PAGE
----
While I have no problem with people using my material in a discussion and for non-profit making causes, I know that for every time my material is used in that way, there are many more cases of people "ripping me off" to make money themselves. There was a case last year where somebody in a country that has limited copyright legislation, a so-called "photographer", bought lots of best selling images from a microstock website, then re-uploaded them to another site under his name and proceeded to make a substantial amount of money.

    It took ages to track it down and finally do something about it, but not before many of us were defrauded of income.

    You may also think that some of these record and film companies deserve all they get. But due to illegal downloading the recording industry is not what it was. There are much reduced sales of cd's and even downloads don't generate that much. Considering that record companies make a loss on 19 out of 20 acts they sign, then their obvious way of dealing with it is to cut back on how many people they sign, and they obviously spend less money developing those they do as a consequence.

    My only protection in this field is provided by the companies I sell through. Just to give you an idea of the scale of this, Getty reckon that they loose 25% of sales through illegal use of their images.

    Say you work for a company that makes a certain kind of product. A company in another part of the world copies it, without paying any royalty on somebody elses invention and expertise, and sells it cheaply. Consequently your company looses money and you loose you job.

    Is that any different to the theft of music, images and movies?

    There does seem to be a certain attitude that if its out there, and we can get it free, then we will. If you follow that through then why should any of us pay for anything? OK so these big media corporations are the devil right? They are just protecting their incomes. But how many people actually work for them? The less money they make, the less people they employ.

    I have no access to expensive lawyers or the resources to pursue and do something about the people who steal what I create, but I sell through some companies who do, and I'm perfectly happy to let them close these people down. I'm sure others who create music, write books, and take part in making movies would also be sympathetic to that view.

    To make out that somehow this is going to bring democracy and free speech to its knees is somewhat naive.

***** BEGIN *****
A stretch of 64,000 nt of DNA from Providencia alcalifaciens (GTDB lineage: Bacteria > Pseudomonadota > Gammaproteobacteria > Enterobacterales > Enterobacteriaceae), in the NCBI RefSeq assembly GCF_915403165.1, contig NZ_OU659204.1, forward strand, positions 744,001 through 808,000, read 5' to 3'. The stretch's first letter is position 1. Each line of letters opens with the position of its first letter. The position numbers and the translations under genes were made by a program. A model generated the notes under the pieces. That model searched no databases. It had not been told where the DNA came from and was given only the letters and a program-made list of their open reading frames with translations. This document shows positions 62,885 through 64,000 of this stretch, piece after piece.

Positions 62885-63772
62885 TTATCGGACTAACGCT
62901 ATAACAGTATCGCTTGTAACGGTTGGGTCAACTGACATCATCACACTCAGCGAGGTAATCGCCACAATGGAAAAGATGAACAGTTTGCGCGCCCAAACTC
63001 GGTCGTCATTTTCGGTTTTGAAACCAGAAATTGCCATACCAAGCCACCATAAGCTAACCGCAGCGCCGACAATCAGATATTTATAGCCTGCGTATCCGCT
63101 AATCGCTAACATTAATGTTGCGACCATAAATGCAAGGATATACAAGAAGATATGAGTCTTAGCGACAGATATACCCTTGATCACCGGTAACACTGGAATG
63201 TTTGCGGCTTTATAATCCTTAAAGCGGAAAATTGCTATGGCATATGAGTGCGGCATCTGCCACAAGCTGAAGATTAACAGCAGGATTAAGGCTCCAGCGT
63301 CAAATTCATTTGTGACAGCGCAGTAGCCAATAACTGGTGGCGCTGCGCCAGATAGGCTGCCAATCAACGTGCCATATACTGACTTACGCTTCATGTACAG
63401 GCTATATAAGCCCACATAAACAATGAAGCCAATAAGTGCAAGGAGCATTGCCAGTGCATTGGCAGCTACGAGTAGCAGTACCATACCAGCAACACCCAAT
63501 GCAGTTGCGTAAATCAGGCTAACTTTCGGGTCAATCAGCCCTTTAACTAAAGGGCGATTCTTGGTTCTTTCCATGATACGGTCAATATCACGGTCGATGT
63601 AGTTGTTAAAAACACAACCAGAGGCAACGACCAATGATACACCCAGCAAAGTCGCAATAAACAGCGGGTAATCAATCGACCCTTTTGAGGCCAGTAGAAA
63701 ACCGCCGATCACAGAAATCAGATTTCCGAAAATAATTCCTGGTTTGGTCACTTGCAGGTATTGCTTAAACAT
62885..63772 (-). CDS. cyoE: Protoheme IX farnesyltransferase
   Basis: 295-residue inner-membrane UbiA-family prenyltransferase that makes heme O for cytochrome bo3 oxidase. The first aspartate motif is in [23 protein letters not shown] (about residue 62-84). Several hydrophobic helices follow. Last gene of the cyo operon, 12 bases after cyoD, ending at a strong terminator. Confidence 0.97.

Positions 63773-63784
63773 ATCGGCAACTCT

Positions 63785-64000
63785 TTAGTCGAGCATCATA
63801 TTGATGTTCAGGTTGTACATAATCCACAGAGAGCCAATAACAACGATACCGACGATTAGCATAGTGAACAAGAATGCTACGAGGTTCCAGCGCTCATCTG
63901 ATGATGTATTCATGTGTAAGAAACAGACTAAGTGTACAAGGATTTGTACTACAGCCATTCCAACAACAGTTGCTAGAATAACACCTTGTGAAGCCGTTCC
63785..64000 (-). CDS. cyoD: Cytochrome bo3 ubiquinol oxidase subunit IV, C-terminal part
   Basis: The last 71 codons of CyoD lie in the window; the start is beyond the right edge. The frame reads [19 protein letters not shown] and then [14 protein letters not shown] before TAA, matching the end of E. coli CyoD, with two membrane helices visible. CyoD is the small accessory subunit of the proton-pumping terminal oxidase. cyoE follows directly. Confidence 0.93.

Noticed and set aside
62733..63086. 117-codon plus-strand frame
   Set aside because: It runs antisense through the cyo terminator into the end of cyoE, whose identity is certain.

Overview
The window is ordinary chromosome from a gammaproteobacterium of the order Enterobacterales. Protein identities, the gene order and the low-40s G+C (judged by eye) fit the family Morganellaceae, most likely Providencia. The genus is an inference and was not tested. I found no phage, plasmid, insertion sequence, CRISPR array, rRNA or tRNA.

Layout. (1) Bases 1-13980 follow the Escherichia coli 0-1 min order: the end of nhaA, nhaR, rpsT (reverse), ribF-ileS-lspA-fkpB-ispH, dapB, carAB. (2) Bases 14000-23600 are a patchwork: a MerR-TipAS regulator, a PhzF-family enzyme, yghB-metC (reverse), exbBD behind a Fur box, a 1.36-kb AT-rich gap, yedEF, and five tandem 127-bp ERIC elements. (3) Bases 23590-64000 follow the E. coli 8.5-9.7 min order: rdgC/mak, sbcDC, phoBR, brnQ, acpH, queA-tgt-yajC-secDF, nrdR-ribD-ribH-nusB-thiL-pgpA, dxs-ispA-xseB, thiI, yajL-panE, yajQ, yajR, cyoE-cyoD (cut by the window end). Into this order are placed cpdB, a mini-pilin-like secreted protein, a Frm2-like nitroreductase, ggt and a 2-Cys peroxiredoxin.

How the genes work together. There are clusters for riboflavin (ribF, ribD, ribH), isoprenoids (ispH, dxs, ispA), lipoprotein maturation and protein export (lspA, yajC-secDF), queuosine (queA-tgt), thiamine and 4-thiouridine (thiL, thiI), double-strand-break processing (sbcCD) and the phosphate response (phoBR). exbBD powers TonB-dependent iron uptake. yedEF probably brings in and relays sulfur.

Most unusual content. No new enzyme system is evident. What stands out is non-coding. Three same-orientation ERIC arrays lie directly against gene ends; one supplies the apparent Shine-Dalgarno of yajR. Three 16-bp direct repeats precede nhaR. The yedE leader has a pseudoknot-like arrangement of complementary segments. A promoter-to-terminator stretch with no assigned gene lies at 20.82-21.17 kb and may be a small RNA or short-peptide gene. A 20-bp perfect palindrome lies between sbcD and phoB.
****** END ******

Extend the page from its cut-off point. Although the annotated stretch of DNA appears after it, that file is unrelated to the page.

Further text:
If you want some music to back up something you are publishing on the internet, then why not access some from a music library, or get a musician you know to write some, why assume you can just steal it from somebody? Its not just the million selling artists who get ripped off, often its people who are barely making any money at all. Plus media organisations represent the people who create that media in the first place, and don't they have a right to be protected?

    Its a difficult issue I know, but those of us who aren't big media corporations are getting ripped off on a daily basis, and would like to see something done. Without reading the bill, I have no idea whether its a good idea or not, but something needs to be done. Its a free for all at the moment, and those of us who are basically powerless would like to see something done on our behalf. If that involves applying existing legislation then all well and good, however it doesn't seem to working that well at the moment.

    Just imagine that an image you post somewhere is taken and used somewhere less scrupulous and unable to enforce copyright. That image is used to publicise a product that makes an awful lot of money. You see nothing from that. Do you just shug your shoulders and write it off to the nature of the internet?

    Finally I just wonder how much of this anti campaign is supported by companies who make money letting these copyright abuses go unchecked. Try ripping off Google and see what their reaction is!!
     
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  9. linkedit

    linkedit Mu-43 Top Veteran

    649
    Aug 6, 2010
    New Jersey, USA
    It was only a matter of time before something like this came around. With the immense power that these companies have in Washington to lobby for this bill it probably only a matter of time before it's enacted. No matter how many people sign petitions.